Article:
Cover Image: Take My Hand

Take My Hand

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Member Reviews

This book made me angry, in a good way. It is a must-read because it focuses on two impoverished young Black girls sterilized without their (or parent's) knowledge and consent. It is utterly, incredibly tragic! It is horrifying, but it is a history that truly happened, that needs to be known. 

I love the MC_ Civil_ and the young girls who are vividly drawn, you just know them, you root for them, you have hopes for them. Civil's arc_ her growth from a young and naive nurse to being the girls' primary advocate_  is powerful and believable. 

This is a triggering read, but the book is a must-read. 

Thank you so much Netgalley, Dolen Perkins-Valdez, and Berkley Publishing Group (Berkley) for the ebook for my honest review. 

I just reviewed Take My Hand by Dolen Perkins-Valdez. #TakeMyHand #NetGalley
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I don't normally read titles like this, I tend to stick to my prettily-wrapped YA contemporary fiction. But this was a necessary read for me, and a title I will be thinking about for years to come. It's a star, a profound story that is emotionally gripping and balances between heartbreak and hope the entire time.
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To be quite honest--this historical novel about impoverished young Black girls sterilized without their (or parent's) knowledge and consent is incredibly tragic; there's really no happy ending. However--Civil and the young girls in her care are such compelling and vividly created characters that readers willing to witness their journey will be richly rewarded. Civil's growth from a young and sheltered nurse to being the girls' primary advocate is movingly captured and believable. 

Many thanks to Berkley and NetGalley for a digital review copy in exchange for an honest review.
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This book was very hard to read due to the heaviness of the subject matter. At times I found that I had to walk away to get myself in the right mental space to be able to continue reading. And this is not due to Perkins-Valdez’s writing, that part was enjoyable. 
I appreciated how the story was told from the past and present, and the build up so that we got to know more about all of the main characters.
Even though I am aware of how medical experimentation and negligence happened a lot more frequently than we realized, it didn’t make this any easier to digest. But it is/was a necessary story.
I’ve read 2 other books by the author, Wench and Balm,  and she is so talented and gifted in telling the stories of Black women and girls. I always recommend those books even though, like this, they are HEAVY but we cannot shy away from them because of our discomfort. 
This would be an excellent book club book for non black women.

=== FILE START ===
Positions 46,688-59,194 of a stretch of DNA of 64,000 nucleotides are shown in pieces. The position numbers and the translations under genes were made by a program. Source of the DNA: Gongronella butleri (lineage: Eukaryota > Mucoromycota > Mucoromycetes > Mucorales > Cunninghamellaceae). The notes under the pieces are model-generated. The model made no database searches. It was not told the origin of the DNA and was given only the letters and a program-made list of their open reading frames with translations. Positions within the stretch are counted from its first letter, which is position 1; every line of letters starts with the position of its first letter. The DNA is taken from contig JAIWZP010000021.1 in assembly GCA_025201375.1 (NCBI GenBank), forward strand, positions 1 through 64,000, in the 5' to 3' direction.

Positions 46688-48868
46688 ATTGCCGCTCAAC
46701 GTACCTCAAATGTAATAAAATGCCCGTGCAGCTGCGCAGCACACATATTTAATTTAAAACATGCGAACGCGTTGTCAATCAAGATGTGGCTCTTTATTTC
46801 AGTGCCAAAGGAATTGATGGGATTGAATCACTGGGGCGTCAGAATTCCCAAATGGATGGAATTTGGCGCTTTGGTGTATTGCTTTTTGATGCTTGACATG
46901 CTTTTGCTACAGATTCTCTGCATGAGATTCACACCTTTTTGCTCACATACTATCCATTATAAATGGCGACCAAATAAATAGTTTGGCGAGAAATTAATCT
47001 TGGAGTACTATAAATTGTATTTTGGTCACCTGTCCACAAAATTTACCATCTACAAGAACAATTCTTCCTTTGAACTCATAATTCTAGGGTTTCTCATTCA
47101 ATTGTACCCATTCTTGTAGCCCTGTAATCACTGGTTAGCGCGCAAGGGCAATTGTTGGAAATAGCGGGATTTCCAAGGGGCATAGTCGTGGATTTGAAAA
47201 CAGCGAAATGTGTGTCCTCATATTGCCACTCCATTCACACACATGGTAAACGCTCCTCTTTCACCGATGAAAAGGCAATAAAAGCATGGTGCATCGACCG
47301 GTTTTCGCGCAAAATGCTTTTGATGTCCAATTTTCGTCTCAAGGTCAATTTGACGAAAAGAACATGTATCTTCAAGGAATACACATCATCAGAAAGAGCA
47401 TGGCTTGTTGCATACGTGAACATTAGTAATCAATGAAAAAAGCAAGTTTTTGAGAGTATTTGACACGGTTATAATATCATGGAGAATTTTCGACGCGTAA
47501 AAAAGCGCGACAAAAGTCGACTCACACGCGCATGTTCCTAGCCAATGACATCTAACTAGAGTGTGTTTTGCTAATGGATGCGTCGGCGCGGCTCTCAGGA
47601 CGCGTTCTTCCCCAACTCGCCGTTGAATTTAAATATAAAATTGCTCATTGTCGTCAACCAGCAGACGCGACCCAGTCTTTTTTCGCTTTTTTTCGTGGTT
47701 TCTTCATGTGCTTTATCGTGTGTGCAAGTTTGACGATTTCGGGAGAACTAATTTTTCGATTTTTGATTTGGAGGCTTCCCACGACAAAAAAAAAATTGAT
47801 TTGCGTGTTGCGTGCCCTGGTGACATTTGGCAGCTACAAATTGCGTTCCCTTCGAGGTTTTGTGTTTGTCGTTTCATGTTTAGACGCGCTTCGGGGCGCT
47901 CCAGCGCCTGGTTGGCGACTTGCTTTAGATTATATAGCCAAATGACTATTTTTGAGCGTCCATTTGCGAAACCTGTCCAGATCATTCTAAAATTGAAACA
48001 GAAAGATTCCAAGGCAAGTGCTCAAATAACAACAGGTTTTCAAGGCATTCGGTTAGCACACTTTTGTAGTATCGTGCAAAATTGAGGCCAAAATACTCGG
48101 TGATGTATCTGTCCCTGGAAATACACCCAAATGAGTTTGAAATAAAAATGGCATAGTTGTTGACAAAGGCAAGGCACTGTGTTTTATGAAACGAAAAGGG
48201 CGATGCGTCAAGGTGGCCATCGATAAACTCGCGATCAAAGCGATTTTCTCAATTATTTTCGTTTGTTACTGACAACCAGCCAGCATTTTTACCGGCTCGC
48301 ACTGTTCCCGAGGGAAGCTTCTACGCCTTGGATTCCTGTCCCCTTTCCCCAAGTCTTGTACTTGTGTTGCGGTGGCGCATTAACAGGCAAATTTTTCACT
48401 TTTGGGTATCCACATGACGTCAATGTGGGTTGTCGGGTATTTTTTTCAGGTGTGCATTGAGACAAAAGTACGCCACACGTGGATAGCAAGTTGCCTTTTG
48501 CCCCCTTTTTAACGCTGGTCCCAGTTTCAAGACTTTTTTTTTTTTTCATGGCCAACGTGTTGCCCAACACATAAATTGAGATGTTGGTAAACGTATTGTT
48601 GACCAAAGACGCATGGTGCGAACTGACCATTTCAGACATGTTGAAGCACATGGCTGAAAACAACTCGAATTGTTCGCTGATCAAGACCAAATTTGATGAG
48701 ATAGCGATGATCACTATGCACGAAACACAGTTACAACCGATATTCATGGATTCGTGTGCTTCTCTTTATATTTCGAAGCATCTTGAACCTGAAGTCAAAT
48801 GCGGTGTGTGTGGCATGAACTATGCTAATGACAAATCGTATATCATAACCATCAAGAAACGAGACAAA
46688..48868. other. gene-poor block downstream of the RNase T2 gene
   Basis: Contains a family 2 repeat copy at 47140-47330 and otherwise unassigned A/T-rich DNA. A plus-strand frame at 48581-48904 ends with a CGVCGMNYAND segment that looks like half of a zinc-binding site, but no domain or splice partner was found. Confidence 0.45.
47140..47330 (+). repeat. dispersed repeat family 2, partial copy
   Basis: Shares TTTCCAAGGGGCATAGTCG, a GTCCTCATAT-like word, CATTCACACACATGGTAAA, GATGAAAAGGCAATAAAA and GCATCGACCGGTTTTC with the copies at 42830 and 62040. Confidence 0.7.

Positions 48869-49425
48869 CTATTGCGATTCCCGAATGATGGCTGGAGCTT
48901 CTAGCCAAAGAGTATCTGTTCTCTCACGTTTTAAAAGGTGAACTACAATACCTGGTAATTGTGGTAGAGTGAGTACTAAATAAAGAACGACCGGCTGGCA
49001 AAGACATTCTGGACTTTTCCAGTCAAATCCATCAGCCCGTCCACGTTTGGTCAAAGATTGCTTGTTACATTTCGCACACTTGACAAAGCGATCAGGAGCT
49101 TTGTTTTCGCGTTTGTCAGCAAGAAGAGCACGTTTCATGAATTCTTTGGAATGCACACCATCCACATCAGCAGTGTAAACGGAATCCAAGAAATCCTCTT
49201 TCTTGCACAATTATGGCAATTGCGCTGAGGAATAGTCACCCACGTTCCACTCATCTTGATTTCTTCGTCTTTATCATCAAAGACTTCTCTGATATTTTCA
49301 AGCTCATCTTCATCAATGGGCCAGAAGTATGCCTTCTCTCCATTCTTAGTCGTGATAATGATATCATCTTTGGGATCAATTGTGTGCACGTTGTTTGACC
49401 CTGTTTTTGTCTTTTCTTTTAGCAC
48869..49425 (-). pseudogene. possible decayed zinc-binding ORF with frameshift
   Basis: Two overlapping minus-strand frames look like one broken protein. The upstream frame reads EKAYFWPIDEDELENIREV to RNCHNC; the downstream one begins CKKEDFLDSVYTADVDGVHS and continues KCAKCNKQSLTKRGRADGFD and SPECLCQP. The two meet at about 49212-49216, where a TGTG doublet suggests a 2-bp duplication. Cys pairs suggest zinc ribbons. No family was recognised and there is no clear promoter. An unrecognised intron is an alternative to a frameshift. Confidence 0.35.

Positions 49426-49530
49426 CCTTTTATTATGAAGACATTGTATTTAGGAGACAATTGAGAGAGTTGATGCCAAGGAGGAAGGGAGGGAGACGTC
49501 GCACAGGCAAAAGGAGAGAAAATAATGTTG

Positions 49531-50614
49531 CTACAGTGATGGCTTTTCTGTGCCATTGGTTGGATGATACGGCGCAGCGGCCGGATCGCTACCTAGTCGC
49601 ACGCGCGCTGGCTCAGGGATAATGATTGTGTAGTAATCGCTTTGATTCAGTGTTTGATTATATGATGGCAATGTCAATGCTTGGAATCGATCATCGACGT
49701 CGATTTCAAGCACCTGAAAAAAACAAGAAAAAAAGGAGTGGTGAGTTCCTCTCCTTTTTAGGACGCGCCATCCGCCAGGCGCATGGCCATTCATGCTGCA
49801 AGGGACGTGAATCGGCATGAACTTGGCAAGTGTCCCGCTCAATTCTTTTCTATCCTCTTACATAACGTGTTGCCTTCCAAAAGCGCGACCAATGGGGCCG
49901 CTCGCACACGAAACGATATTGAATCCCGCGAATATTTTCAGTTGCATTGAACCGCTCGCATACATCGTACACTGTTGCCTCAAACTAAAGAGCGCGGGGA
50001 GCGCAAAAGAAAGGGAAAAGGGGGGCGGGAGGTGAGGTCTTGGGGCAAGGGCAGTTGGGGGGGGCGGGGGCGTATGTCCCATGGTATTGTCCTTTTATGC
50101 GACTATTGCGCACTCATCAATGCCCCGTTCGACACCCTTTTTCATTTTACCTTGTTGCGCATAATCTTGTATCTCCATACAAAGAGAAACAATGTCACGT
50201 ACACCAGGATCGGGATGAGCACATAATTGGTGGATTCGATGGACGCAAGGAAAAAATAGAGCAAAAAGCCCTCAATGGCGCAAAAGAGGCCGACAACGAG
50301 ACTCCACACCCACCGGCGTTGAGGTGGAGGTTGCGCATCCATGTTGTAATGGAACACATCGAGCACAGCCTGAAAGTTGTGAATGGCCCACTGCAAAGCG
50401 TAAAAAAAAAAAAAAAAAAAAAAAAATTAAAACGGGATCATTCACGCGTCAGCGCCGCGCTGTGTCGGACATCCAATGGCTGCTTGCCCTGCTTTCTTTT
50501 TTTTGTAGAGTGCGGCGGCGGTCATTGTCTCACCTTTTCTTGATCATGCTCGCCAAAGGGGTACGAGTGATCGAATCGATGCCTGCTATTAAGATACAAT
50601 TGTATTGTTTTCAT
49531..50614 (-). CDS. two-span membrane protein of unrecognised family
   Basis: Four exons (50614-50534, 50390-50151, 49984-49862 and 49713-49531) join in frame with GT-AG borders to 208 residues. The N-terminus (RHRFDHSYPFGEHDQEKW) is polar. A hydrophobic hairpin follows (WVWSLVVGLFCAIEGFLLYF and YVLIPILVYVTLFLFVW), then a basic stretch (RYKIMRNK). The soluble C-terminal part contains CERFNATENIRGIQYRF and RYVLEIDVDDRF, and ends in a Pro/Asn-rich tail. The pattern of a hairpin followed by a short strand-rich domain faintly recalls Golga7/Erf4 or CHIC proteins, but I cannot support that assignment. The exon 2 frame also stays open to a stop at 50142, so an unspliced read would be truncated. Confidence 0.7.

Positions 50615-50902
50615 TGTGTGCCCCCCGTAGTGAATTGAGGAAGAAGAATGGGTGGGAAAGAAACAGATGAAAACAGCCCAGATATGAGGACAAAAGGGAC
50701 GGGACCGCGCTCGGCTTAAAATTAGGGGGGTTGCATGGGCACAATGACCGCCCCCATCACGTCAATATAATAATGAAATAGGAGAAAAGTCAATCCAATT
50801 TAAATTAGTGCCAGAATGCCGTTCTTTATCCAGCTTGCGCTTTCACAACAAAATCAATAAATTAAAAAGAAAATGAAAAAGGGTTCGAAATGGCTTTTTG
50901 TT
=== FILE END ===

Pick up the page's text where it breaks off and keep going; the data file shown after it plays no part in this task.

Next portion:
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Loved her novel Wench. Great story about a nurse who’s patients are being forced birth control because of their poverty and race.
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Take My Hand is an original novel about reproductive justice beginning in the 1970s in Montgomery, Alabama. Civil, a nurse fresh from Tuskegee University, accepts a position at a local women's clinic. Civil is assigned to work with the Williams family who lives in squalor in a shed on a local farm. She becomes suspect when told to provide birth control to Erica and India, pre-adolescent girls who live with their father and grandmother, both of who are illiterate. The novels opens from there, leading to a federal court battle. The novel is based on historical facts from Tennessee and Alabama. It includes thorough university librarian character, Miss Pope, who offers aid and encouragement to Civil as she makes personal decisions and builds the case for redemption for Erica and India.
Great book for discussion groups.
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Now, Dolen was my MFA fiction and creative nonfiction professor, and she was also on my thesis committee. But that’s not why I’m going to praise and recommend this powerful novel. Dolen’s intimate writing brims with carefully crafted scenes and memorable characters. Inspired by the Relf v. Weinberger case in 1973, the story unravels the medical exploitation of Black bodies and the damage inflicted by and at the people involved. An unforgettable narrative about reconciling with the past and yourself. If there’s a book you want to preorder for 2022, Take My Hand is it.
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Very enjoyable historical fiction read - while I had a vague knowledge of the scandal involving forced sterilization  using Federal funds, this novel brought the heartbreak to the forefront while imagining how coercion and trickery combined with poverty to dupe people into agreement.  Partially focused on a re-imagined lawsuit in Alabama, the basics are well researched but the author makes it clear the protaganists are of her own creation.  Highly recommend.
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This hurts to read.,  It focuses on a time and place that history is trying to stamp back into forgetting.  This is not an upper--but it is hopeful.
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Poor. Young. Black. Screwed. That’s the theme of this unflinching novel that takes a look at women’s reproductive issues in the 1970s. Primitive to say the least.